What if cutting down your Christmas tree were good for biodiversity? Grown without fertilizers or pesticides, here's an eco-friendly alternative to the mass-produced trees we're used to from plantations.
A campaign in Bonn, Germany, offers the public "special" Christmas trees in exchange for donations to charity. Ahead of Christmas, DW interviewed an agricultural engineer associated with the project at the botanical gardens of Bonn University.
DW: Now these Christmas trees are not just any old Christmas trees, right? They have not been grown especially for the Christmas market?
Simon Keelan: Yes, they're very special trees. We remove them where they have to be removed - for instance as in the case of forest conversion. When you want to turn conifer forest into deciduous forest, you have to remove the conifers, and that's what we do. Or on fallow grasslands, the trees have to be removed, to support the adapted fauna and flora of grasslands.
When you say "we" - you mean you personally, and a few friends go out and physically cut down the trees?
Well actually a group of students go out on the Thursday before the weekend before Christmas, and they cut the trees and bring them to Bonn.
Is it a lot of hard work, or just lots of fun?
Well, both - a lot of hard work and fun too. A group of 40 to 50 people, they had a lot of fun. It's in the Eifel region, which is a great landscape, we bring food, it's quite a funny thing.
Forest, agricultural land and meadow in Germany's Eifel region
What kind of people come here to pick up trees? They come in, pick up trees, bring them a home for a week or so and then, hopefully, give you a generous donation.
Yes, I think it's a growing community here in Bonn who want to live more sustainably. And we provide sustainable Christmas trees.
The common Christmas tree is cultivated in plantations - there's a lot of pesticides and fertilizers and soil cultivation, comparable to arable land or field crops. And our Christmas trees aren't planted and cultivated at all. They might look a bit crazy because of that.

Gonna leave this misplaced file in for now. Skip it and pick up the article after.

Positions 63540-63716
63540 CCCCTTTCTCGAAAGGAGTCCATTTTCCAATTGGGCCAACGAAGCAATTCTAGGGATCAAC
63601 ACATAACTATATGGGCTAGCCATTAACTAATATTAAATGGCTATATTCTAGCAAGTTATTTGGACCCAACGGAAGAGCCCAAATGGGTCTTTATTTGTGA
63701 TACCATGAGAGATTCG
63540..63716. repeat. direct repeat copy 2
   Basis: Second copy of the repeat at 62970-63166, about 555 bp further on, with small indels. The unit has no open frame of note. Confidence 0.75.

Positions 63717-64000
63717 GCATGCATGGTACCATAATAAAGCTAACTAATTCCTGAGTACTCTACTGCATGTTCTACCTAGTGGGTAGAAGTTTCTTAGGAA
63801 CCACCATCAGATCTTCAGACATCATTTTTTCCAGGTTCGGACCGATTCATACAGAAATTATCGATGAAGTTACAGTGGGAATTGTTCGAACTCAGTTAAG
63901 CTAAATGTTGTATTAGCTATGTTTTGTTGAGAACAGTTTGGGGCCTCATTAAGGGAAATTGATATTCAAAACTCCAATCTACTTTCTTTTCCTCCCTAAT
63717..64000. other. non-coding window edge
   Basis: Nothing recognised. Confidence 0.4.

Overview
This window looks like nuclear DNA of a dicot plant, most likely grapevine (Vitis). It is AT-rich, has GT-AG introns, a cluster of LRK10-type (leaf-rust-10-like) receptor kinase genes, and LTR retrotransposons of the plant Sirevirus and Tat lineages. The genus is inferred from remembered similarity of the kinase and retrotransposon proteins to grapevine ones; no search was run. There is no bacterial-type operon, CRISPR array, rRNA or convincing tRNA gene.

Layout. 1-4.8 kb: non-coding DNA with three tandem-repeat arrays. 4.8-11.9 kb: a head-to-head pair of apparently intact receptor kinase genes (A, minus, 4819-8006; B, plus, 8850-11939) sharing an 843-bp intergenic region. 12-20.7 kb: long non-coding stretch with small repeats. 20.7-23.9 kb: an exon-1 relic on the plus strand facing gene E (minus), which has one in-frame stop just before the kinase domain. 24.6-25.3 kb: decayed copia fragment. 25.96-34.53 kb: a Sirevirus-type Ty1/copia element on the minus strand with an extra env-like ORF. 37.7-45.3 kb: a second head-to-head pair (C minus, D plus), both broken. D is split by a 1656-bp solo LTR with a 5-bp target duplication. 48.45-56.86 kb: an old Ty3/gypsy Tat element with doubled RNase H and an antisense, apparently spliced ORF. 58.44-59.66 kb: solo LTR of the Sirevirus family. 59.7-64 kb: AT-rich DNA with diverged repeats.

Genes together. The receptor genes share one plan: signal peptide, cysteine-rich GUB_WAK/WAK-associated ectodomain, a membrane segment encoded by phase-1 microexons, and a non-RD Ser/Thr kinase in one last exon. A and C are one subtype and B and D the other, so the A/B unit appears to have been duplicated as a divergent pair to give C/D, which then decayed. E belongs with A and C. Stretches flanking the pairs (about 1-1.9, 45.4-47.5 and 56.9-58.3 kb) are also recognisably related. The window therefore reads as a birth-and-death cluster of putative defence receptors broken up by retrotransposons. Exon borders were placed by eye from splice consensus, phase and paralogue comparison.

There are all shapes and sizes, not quite as regulated as the usual ones?
Not regulated at all. Some people search for a tree that fits in the corner of a small flat, or fits on the wall, or even look for that special tree with two pints, where you can put an angel and a star on top. And they find these trees here.
Some are a bit crooked or twisted, some have two tops, even. They're trees with character, I think.
The trees appeal to those who want an environmentally friendly Christmas, and perhaps something a little out of the ordinary
What happens to the money that gets donated?
This year, we'll support a fundraising group who care for children who suffer from cancer and leukaemia, and an organization that looks after birds of prey - among others.
Last year we gave away about 500 trees. It's only spruce and pine, not the typical fir tree one might expect, because we remove them from the forests.
Have you a favorite yourself?
Well, I do love the pine tree, because it doesn't shed needles at all. And it smells very good. And when there are cones on it, they open at room temperature. So it's a very special Christmas tree, although different-looking.
How much money do you think you will bring in for charity from the handing over of the trees?
Right, we hand over the trees for free. People can donate, they don't have to. So a single parent or unemployed person can get a tree here. Last year, we made about 11,000 euros to donate to charity.
And this year so far? You have only just started.
The first day, we made about 4,500 euros. So let's see where it goes.
Which tree would you recommend to me?
I would recommend a pine, these come from grassland which in nature conservation areas. So you support orchids and rare plants in the Eifel, when taking a pine.
This one looks good, unusual … looks natural!
These pines are not the typical Christmas tree, but always a good topic of conversation at your Christmas dinner!
In his free time, agricultural engineer Simon Keelan heads an association of alumni of Bonn University on the subject nature conservation and landscape ecology and agriculture.
The interview was conducted by Irene Quaile.